Water

Protesters speak out against basin plan

By Country News

More than 100 members of the region’s agricultural community protested in Rochester last week against the Murray-Darling Basin Plan.

Candidates for the seat of Nicholls — including Damian Drum (Nationals), independents Andrew Bock and Jeremy Parker, Stewart Hine (United Australia Party) and Bill Lodwick (Labor) — gave their views on the issue.

Promoting the May 6 rally, organised by the Central Murray Environmental Floodplain Group, was media personality and former VFL player Sam Kekovich, who has had a strong involvement in the agriculture industry during the past 15 years.

‘‘Many stakeholders in the region have been asking for answers for some time now as the Murray-Darling Basin’s water levels continue to get lower, causing a knock-on effect for dairy farmers around the region,’’ Mr Kekovich said.

‘‘Still hurting after the closure of Murray Goulburn’s Rochester dairy factory last year, locals want a solution as more dairies close their doors in search of something with more stability.’’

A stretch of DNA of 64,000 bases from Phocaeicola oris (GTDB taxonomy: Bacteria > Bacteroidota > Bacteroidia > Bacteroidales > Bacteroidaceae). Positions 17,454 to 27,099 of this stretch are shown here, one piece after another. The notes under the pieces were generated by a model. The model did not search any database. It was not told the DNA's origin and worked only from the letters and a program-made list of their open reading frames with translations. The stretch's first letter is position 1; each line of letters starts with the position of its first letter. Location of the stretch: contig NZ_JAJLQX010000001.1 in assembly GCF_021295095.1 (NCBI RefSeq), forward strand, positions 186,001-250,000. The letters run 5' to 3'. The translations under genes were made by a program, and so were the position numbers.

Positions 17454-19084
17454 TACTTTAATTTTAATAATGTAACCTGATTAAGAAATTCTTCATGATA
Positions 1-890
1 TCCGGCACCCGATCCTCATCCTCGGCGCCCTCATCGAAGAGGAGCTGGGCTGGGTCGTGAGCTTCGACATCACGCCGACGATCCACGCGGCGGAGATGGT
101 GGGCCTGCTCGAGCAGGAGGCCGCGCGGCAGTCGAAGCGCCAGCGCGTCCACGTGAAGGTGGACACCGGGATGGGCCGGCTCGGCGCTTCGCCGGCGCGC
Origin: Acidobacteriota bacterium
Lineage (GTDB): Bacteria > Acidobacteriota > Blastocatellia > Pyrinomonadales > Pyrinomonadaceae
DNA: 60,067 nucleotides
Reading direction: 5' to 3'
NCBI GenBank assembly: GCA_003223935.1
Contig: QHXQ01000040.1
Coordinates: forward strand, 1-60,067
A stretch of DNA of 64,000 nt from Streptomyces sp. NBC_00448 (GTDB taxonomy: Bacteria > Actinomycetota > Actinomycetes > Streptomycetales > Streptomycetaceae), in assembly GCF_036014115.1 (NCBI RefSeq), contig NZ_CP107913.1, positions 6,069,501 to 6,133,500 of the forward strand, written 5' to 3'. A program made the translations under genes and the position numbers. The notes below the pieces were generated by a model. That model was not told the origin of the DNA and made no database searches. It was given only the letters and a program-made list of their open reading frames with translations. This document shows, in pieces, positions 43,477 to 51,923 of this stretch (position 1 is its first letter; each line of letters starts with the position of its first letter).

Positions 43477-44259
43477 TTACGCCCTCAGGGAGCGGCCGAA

Despite the passion from the crowd, some believe the numbers are not enough to be heard.

‘‘It’s our numbers that let us down, there’s just not many of us any more,’’ Gunbower dairy farmer Stephen Brown said.

‘‘If we were going to vote on who produces the most there would only be one party and that’s the farmer’s party, we’d be running the country.

‘‘Why should the farmers shoulder the whole burden of fixing the environment? Financially we are carrying the whole lot ... and we just want to be heard and supported.’’

People at the rally wanted to know what each of the candidates would do if elected and how would they improve farmers’ lives.

Mr Drum, who holds the seat of Murray which will be renamed Nicholls after the election, said the electorate was not being ignored.

‘‘There has been a lot of money poured into it in the last three years,’’ he said.

‘‘We understand that a lot of money and funding goes into insignificance when it comes to water policy.

‘‘We wanted to make sure we had enough policies in place and enough funding for all the respective states.’’

Many others believed the plan needed to be paused, revised and changed, if not thrown out, to better benefit the farmers left in the area.

‘‘The bottom line is, whether you’re talking about the dairy industry or irrigation in general, we need to get the (water) price down,’’ Mr Bock said.

‘‘The environment has got too much water and they carry it over.

‘‘Nobody can afford to water at $610 a megalitre and nobody can make a living on $610 a meg — it’s rather concerning.’’